If the Snow falls in a Forest…

December 21, 2009

…and the blogger’s camera is broken, did it really snow?*

It was absolutely gorgeous yesterday, but you’ll just have to believe me. Bright sunshine, blue sky, everything white with snow. There were a few kids out sledging in one field, but otherwise it was entirely still and silent. Even the cattle just stood there, wondering where their grass had gone. They’re not all that bright, cows, are they?

Anyway, today we’re off, and the snow looks rather less lovely a prospect when we’ve the drive to Duns to negotiate. I think we won’t be taking the road over the hills this time.

I hope everyone gets where they’re going this Christmas, and only gets snowed in when they arrive.

*Fortunately, Mrs UHDD is more together so here, look at her pictures instead. They’re better than anything I could take anyway


Woke up to…

December 19, 2009

… a powercut this morning, after the coldest night so far. No shower, no heating, no lights and NO INTERNET. Thank goodness for the Rayburn which is gravity fed and chugging away happily, so that there was only a little ice on the inside of the windows… Oh and for the power company who got the electricity back on after a couple of hours*.

Meanwhile, the infamous Band of Snow is reportedly making its way towards us, but so far all we’ve had is its support act, the Band of Rain. Hmm, and we’re supposed to be out tonight, on one of our rare social occasions. Should make for an interesting drive home…


No sooner do I press ‘submit’ than the other half walks in with snow in his hair… it’s snowing. Yay!

*I find it odd that when you’re ringing to report a power cut they know where you are instantly and put you straight through to the appropriate recorded message, whereas if you’re ringing about anything else you have to repeat your details endlessly to a succession of uninterested people. Presumably the engineers know how to arrange things so that they have to talk to as few people as possible…

In nine minutes…

December 18, 2009

… I can turn on the heating.

Ooh – eight minutes now.

And we don’t even have any snow. Bah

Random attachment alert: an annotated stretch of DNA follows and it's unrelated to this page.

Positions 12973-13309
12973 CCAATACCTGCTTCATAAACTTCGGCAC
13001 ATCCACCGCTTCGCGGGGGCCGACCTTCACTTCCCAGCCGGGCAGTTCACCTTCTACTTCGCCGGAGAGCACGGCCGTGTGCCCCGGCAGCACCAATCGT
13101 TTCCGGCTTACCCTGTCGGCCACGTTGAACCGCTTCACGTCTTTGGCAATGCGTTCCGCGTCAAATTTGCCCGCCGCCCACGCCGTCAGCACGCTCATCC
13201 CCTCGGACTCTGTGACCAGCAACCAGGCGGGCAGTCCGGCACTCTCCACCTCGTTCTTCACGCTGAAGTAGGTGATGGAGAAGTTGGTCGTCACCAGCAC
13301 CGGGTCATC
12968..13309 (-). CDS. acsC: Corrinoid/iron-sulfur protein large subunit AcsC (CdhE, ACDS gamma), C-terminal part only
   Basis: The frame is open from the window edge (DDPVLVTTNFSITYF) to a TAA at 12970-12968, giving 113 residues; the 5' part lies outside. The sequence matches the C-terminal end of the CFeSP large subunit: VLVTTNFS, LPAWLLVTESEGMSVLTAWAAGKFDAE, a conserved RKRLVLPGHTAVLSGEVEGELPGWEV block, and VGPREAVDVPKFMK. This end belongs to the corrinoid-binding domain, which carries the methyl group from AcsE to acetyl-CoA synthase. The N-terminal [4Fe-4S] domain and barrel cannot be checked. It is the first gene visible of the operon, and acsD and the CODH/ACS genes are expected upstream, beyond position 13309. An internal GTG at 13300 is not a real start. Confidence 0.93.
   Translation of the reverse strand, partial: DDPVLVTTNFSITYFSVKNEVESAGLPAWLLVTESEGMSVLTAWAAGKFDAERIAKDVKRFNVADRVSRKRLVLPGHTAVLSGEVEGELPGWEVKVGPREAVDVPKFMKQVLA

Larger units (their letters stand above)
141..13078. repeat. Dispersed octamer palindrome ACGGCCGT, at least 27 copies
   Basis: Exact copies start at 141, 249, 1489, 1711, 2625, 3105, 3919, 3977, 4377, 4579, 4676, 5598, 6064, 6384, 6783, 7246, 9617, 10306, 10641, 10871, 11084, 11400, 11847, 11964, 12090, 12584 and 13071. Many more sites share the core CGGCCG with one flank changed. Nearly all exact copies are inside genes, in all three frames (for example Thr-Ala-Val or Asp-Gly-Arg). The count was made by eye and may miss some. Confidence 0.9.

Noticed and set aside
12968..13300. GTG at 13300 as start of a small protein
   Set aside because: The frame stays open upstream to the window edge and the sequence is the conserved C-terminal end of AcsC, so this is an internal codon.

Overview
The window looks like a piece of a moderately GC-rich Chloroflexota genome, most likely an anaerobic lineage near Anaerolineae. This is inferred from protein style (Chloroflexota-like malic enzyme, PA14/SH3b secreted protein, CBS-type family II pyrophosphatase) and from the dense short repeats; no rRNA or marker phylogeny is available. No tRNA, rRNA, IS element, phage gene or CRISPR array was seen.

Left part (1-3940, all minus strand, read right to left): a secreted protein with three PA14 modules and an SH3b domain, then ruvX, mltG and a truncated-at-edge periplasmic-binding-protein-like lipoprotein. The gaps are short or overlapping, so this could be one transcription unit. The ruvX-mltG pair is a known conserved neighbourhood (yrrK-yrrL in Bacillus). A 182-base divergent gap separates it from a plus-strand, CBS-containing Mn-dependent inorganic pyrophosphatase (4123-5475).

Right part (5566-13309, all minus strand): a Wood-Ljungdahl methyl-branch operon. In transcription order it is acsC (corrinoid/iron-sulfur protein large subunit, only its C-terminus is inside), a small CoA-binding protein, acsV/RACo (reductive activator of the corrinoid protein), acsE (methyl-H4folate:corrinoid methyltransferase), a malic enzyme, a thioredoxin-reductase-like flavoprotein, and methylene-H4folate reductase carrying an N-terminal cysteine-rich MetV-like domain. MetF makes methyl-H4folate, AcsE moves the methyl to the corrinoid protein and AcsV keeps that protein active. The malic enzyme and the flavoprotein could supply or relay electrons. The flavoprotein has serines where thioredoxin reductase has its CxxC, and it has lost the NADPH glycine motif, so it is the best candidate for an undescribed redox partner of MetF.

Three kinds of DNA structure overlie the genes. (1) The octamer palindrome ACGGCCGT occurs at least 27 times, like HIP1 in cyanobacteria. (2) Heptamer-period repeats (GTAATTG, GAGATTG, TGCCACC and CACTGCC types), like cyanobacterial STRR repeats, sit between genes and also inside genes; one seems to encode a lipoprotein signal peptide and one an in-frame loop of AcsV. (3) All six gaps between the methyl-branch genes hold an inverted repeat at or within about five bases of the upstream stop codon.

Christmas Come Early

December 17, 2009

I was feeling pretty pleased with myself, having finished off the last dregs of the Christmas shopping today (and by bike too! How smug am I?) when the other half came back from the nature reserve with a big grin on his face having been allowed to play with drive their tractor all day. I can’t help but feel that nothing I have bought him is going to come close – my only hope now is to see if the forestry guys felling the forest up the road will let him have a go on their big green tree-eating machine. Something to bring a grin to the face of overgrown boys everywhere…

Jobs for the Boys

December 16, 2009

Chatting in Notso Bigtown’s only health food shop* about their Jacob sheep (we’d bought some chops from one of their flock last week) the conversation turned to the carbon footprint – hoofprint? – of grass-fed versus non-grass-fed meat and milk. I got lost around about the point where he mentioned methane digesters  – it was a bit like an episode of the Archers, back when the Archers had some farming in it – but I gathered that the emissions for grass-reared meat are much lower than the scary headline figures for meat generally. Of course, he would say that, seeing as that’s what he’s selling, (and we would believe him, seeing as that’s what we like eating) but it did seem as though even quite intensive meat and milk production could be made greener with a bit of management.

‘Well,’ I said hopefully, ‘if they start putting the carbon footprint on the labels in the supermarket, that will help keep emissions down.’

‘Not really,’ he said. ‘Then they’ll just get consultants in to look at the figures and massage the footprints down to something acceptable.’